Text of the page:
Most Aux/IAA proteins are extremely unstable, with half-lives ranging from 6 to 80 minutes [23–26]. They interact via domain II with SCFTIR1 (Skp1, Cdc53/cullin, F-box proteinTIR1) and other auxin receptor F-box-containing E3 ubiquitin-protein ligase complexes, which target them for degradation by the ubiquitin-proteasome pathway [25, 27]. Auxin promotes their association with such E3s, increasing their turnover [25, 27–29]. Thus transcriptional auxin responses are mediated by the auxin-induced destabilisation of Aux/IAA proteins, which relieves associated activator ARFs from repression and in turn, upregulates transcription from AuxREs . Since Aux/IAA genes contain AuxREs in their promoters, this provides a feedback mechanism for regulating their own expression. Furthermore, it allows Aux/IAAs to control each other's expression creating a complex network of cross regulation amongst the family.
Dominant or semi-dominant mutations resulting in hyper-stabilisation of individual Aux/IAAs have been isolated in at least 8 Aux/IAA genes from Arabidopsis [31–38]. Such stabilising mutations occur in domain II and act by reducing the affinity of the Aux/IAA for SCFTIR1, conferring pleiotropic auxin related phenotypes. For AXR3/IAA17, two such gain-of-function alleles have been described . axr3-1 and axr3-3 plants show increased apical dominance, increased adventitious root formation, agravitropic roots, no root hairs, and epinastic petioles. These phenotypes are generally consistent with an increase in the magnitude of auxin responses. However, similar mutations in other Aux/IAA genes cause reduced auxin responses in some tissues and increased responses in other tissue types [31–38].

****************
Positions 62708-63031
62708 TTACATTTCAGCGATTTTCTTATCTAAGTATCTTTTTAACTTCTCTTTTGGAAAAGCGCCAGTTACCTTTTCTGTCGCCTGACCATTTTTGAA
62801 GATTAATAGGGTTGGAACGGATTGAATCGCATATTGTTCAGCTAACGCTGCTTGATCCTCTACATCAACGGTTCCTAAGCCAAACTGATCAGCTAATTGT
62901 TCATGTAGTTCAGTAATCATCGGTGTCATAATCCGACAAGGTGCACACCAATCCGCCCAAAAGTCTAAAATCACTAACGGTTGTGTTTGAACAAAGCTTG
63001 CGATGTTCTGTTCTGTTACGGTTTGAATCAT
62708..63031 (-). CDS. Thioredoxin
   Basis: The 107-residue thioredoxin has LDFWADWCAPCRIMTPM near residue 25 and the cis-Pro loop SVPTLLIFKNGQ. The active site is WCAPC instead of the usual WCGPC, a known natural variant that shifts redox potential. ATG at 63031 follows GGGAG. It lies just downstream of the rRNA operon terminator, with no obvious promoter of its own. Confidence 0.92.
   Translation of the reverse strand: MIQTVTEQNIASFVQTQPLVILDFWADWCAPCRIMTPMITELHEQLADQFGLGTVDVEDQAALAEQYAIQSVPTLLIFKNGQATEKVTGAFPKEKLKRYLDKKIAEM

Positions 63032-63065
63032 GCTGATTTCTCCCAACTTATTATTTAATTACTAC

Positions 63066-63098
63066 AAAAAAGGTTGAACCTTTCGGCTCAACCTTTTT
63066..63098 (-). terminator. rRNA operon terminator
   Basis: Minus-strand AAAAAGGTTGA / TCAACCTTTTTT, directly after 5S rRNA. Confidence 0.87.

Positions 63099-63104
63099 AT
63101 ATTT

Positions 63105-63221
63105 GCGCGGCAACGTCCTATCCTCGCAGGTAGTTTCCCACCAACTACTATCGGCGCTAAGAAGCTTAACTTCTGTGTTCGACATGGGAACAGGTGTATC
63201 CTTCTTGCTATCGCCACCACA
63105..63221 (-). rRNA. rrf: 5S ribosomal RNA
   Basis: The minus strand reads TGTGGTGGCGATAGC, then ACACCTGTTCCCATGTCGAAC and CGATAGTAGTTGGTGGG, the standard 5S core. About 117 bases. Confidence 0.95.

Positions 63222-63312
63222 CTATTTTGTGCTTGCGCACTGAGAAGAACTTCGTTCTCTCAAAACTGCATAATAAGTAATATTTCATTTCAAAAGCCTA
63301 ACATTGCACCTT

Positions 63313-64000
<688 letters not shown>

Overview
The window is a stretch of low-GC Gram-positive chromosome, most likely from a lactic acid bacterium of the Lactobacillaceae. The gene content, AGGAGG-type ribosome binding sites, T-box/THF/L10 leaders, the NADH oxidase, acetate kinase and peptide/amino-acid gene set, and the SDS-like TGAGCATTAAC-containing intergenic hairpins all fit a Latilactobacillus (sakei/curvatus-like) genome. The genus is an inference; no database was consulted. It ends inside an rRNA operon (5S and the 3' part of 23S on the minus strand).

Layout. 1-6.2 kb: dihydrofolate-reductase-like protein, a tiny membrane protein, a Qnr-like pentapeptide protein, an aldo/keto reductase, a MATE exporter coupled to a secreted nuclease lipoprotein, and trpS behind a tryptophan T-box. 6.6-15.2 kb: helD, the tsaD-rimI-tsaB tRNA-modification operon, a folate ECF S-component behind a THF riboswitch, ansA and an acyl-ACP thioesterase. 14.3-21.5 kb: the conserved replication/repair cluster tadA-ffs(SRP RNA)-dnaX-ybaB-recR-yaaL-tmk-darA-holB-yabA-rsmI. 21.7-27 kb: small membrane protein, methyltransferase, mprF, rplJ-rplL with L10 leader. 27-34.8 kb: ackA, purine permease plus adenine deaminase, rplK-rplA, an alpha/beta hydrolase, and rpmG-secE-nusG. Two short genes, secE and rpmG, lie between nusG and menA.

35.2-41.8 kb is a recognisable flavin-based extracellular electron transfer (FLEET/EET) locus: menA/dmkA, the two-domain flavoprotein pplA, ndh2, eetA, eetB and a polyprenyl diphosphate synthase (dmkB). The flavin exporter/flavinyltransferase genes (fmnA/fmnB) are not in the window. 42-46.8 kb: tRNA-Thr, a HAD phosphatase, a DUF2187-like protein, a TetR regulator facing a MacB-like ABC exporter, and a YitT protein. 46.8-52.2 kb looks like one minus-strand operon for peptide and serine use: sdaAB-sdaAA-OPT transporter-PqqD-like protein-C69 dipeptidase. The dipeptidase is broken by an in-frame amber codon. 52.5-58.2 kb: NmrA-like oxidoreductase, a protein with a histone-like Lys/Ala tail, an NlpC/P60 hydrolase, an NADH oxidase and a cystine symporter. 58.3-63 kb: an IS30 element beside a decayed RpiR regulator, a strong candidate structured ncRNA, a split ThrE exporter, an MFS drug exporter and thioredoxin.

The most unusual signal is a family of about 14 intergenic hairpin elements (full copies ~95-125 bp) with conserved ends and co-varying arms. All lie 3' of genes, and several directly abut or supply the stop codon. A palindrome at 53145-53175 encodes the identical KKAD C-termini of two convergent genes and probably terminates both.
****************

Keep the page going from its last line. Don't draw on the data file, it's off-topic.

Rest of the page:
Although the study of the Aux/IAA and ARF families has elucidated many of the early events in auxin signal transduction, there is an ongoing requirement to find upstream regulators and novel targets of Aux/IAA and ARF regulated transcription. Here we present the isolation and characterisation of an extragenic recessive mutant, pax1-1, which partially suppresses the phenotypes of semi-dominant axr3 alleles. The pax1-1 single mutant shows pleiotropic phenotypes consistent with altered auxin responses. Double mutant analyses suggest that PAX1 also interacts genetically with other members of the Aux/IAA family. We propose that PAX1 acts upstream of Aux/IAA genes by regulating their transcription.
Morphological phenotypes of pax1-1seedlings